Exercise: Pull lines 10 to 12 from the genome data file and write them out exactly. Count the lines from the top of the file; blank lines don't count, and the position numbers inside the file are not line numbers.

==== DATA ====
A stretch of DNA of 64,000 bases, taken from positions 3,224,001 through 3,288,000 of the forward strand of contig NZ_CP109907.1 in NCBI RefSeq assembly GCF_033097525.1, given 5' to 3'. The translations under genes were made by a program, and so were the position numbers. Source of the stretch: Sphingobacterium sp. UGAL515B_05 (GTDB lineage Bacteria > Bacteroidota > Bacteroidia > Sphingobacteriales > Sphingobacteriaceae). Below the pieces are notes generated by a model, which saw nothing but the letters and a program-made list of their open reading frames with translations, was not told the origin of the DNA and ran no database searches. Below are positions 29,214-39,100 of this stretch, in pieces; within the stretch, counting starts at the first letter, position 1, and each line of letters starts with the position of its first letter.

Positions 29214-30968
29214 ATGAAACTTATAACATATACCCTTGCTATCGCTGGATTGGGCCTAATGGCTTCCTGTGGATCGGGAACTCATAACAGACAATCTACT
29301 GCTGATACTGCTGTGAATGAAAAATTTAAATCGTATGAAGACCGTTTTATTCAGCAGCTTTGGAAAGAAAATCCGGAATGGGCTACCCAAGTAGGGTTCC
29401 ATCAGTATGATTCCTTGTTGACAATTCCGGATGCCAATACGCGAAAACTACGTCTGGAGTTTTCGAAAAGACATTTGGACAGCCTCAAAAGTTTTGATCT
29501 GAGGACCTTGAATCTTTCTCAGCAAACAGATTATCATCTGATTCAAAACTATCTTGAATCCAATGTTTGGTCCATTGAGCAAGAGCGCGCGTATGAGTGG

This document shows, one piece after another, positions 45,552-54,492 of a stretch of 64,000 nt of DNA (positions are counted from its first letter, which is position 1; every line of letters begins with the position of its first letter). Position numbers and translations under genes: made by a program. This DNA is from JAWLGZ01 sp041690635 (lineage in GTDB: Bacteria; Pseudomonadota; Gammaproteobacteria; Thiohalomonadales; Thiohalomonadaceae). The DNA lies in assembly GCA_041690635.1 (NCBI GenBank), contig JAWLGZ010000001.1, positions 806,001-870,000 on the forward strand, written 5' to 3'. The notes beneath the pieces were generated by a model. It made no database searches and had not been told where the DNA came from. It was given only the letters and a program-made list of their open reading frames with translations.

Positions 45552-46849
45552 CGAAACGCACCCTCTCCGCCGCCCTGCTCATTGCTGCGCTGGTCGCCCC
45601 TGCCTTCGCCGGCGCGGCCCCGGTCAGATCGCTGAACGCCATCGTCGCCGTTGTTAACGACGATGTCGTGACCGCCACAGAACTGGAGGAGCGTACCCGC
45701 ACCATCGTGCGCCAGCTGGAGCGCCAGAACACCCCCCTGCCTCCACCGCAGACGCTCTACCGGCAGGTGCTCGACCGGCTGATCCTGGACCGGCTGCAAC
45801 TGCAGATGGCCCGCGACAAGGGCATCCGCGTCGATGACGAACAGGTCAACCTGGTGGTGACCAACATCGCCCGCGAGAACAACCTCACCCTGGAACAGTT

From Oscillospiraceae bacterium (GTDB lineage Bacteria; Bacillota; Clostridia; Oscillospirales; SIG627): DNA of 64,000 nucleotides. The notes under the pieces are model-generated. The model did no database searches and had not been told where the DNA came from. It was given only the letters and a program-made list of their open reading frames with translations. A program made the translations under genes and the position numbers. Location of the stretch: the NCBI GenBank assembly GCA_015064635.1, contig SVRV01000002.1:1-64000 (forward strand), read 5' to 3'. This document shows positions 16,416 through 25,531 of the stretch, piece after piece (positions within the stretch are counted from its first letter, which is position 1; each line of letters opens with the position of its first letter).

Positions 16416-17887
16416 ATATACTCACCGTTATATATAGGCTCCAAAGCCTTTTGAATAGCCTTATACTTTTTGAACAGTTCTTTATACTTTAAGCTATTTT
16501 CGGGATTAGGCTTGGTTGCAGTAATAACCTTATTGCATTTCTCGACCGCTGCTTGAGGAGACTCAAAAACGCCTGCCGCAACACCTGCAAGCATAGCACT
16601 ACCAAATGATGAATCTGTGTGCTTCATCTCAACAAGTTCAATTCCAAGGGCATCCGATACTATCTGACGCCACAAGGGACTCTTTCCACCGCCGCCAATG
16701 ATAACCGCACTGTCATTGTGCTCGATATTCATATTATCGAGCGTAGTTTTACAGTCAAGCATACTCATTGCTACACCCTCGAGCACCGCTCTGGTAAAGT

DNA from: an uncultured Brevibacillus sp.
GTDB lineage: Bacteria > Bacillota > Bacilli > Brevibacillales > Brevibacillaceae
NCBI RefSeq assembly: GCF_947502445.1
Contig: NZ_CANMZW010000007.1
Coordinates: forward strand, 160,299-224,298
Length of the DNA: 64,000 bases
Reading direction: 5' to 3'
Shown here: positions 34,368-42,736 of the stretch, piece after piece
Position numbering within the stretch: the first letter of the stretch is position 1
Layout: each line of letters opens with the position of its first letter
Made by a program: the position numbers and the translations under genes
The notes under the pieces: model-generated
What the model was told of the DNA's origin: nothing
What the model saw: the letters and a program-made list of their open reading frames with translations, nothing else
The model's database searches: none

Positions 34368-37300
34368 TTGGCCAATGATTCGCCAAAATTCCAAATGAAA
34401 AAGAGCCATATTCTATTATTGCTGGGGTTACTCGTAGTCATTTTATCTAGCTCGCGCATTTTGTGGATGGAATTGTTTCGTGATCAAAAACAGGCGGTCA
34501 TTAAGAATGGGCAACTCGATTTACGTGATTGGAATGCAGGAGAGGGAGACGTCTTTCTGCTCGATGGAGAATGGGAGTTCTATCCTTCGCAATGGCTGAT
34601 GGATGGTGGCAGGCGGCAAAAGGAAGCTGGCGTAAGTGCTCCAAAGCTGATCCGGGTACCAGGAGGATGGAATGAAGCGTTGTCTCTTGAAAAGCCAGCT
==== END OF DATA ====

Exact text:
45601 TGCCTTCGCCGGCGCGGCCCCGGTCAGATCGCTGAACGCCATCGTCGCCGTTGTTAACGACGATGTCGTGACCGCCACAGAACTGGAGGAGCGTACCCGC
45701 ACCATCGTGCGCCAGCTGGAGCGCCAGAACACCCCCCTGCCTCCACCGCAGACGCTCTACCGGCAGGTGCTCGACCGGCTGATCCTGGACCGGCTGCAAC
45801 TGCAGATGGCCCGCGACAAGGGCATCCGCGTCGATGACGAACAGGTCAACCTGGTGGTGACCAACATCGCCCGCGAGAACAACCTCACCCTGGAACAGTT